The behavioral health team performs a visual check-in with each patient at 15-minute intervals to assess their mood and behavior. “Patients’ thoughts and emotions can change – sometimes dramatically – in a short period of time,” Bender-Walker explains. “We’ve found that consistent, frequent interactions are critical for ensuring the wellbeing of our patients and the safety of our caregivers.”

Although Morocco admits that behavioral health nursing has its share of challenges, she emphasizes the job’s ample rewards. “Many of our nurses have dedicated their entire careers to behavioral health, and they truly love what they do,” she says. “Helping patients overcome psychiatric illness and trauma requires enormous commitment and compassion, and our caregivers demonstrate those things every day.”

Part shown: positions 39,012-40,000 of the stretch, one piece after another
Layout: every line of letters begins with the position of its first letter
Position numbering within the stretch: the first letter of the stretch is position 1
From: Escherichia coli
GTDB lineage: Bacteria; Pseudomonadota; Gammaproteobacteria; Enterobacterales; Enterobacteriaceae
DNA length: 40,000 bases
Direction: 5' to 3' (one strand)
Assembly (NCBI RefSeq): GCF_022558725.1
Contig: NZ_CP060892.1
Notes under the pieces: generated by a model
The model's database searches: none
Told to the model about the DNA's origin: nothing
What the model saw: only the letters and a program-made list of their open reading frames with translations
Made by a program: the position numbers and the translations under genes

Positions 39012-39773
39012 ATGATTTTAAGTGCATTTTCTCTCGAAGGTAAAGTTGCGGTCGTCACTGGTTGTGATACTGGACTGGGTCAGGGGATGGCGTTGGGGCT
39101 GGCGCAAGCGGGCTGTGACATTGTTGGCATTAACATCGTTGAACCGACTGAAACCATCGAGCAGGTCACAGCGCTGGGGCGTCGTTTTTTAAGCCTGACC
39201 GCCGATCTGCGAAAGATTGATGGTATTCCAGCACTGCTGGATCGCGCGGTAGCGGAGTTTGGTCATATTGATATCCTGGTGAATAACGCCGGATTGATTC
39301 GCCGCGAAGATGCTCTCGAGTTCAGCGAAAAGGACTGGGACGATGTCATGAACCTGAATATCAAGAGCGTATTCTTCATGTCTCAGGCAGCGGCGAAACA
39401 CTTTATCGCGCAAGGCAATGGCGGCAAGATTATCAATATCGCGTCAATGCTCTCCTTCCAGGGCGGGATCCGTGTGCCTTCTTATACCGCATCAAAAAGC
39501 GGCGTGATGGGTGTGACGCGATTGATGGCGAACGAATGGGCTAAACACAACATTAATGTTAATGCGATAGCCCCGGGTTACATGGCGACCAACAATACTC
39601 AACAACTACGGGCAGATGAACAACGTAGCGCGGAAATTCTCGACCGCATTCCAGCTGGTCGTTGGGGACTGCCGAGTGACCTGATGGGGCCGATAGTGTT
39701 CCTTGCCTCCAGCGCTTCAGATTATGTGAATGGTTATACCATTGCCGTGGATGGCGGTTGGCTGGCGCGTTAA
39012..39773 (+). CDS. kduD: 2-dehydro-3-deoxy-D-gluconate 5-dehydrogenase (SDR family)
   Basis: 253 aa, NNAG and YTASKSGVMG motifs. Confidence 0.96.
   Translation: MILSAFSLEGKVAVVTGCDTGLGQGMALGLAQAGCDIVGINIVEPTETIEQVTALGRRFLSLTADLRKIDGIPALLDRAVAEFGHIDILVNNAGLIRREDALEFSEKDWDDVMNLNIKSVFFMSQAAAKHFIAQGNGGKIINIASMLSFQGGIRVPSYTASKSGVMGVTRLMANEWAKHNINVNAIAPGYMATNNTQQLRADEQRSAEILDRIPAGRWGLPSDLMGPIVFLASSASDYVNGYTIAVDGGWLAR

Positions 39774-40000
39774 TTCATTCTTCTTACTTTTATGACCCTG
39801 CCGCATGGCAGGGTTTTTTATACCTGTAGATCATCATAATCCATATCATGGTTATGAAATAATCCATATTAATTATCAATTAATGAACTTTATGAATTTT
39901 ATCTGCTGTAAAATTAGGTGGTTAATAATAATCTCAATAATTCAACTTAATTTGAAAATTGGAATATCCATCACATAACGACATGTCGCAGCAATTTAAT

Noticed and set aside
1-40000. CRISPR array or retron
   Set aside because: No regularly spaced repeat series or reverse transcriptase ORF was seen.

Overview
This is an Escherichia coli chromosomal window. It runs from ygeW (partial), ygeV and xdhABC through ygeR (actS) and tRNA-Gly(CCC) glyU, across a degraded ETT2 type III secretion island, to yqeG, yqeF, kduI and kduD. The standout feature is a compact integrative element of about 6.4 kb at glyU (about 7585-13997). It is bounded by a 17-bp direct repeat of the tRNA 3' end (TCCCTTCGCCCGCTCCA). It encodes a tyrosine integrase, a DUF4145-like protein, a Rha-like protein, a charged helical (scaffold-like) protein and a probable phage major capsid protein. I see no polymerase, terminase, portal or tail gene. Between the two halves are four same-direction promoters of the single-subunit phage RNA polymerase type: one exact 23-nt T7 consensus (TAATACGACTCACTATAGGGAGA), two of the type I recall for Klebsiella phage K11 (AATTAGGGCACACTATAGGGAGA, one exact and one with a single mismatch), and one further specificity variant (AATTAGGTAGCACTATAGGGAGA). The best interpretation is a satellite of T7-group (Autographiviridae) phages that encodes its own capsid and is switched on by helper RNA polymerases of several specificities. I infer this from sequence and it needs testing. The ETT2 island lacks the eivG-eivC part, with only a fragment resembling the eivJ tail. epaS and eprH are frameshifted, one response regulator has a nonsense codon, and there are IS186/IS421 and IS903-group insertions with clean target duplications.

Because of the chronic nature of many mental illnesses, behavioral health nurses frequently care for individual patients over a span of many years. These personal connections, says Bender-Walker, can be tremendously gratifying. “There is nothing more fulfilling than witnessing a patient who may have once wanted to take their own life leave the hospital with renewed hope for the future,” she says. “Building close relationships with patients and watching them flourish is why our nurses do what they do. It’s a privilege to be part of their lives.”